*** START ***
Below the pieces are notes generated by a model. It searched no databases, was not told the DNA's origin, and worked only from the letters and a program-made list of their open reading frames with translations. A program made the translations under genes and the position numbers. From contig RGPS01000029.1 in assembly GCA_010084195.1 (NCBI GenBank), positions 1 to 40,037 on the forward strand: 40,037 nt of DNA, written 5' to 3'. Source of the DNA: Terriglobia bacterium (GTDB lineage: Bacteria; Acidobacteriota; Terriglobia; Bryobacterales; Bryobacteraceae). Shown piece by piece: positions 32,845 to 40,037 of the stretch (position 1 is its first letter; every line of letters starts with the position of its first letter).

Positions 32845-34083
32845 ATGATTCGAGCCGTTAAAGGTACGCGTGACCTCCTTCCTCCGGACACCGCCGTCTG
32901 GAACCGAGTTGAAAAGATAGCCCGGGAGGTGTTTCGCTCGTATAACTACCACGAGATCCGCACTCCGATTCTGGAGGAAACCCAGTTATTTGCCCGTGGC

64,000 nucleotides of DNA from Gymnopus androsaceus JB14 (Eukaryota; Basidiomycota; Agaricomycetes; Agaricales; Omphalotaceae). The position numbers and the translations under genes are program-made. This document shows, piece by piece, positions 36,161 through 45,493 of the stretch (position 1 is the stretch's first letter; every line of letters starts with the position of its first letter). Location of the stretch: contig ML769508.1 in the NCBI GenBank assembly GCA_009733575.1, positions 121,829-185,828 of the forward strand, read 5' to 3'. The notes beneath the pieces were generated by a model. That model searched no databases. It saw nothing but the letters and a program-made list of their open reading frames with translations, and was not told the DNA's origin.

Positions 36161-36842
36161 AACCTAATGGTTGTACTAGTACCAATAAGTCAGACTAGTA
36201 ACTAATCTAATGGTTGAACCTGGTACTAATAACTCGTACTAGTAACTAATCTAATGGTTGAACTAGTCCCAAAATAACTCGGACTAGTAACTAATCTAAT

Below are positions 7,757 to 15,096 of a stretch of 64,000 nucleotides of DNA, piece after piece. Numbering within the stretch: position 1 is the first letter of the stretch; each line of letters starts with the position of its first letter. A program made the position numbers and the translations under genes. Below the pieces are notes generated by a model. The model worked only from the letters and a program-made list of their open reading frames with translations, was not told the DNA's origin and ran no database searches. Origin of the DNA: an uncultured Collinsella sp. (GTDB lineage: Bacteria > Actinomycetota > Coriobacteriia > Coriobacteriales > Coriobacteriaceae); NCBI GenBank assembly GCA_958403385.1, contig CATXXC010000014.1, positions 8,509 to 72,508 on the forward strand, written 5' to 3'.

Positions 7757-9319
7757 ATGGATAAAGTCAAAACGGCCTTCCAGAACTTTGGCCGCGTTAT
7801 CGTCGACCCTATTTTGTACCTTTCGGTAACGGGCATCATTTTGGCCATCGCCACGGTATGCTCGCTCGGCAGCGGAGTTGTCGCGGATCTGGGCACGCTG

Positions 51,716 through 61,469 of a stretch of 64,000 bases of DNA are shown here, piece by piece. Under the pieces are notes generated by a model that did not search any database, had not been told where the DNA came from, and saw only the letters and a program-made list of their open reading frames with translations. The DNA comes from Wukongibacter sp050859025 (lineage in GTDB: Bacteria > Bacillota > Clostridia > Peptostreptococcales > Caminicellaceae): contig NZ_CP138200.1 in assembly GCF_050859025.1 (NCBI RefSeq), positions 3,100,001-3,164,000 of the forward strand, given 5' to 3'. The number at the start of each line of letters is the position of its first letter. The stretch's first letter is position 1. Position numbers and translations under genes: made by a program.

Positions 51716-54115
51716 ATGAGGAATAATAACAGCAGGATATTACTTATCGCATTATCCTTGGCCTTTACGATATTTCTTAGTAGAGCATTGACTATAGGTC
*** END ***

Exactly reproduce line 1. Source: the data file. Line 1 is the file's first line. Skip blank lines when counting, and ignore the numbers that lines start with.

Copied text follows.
Below the pieces are notes generated by a model. It searched no databases, was not told the DNA's origin, and worked only from the letters and a program-made list of their open reading frames with translations. A program made the translations under genes and the position numbers. From contig RGPS01000029.1 in assembly GCA_010084195.1 (NCBI GenBank), positions 1 to 40,037 on the forward strand: 40,037 nt of DNA, written 5' to 3'. Source of the DNA: Terriglobia bacterium (GTDB lineage: Bacteria; Acidobacteriota; Terriglobia; Bryobacterales; Bryobacteraceae). Shown piece by piece: positions 32,845 to 40,037 of the stretch (position 1 is its first letter; every line of letters starts with the position of its first letter).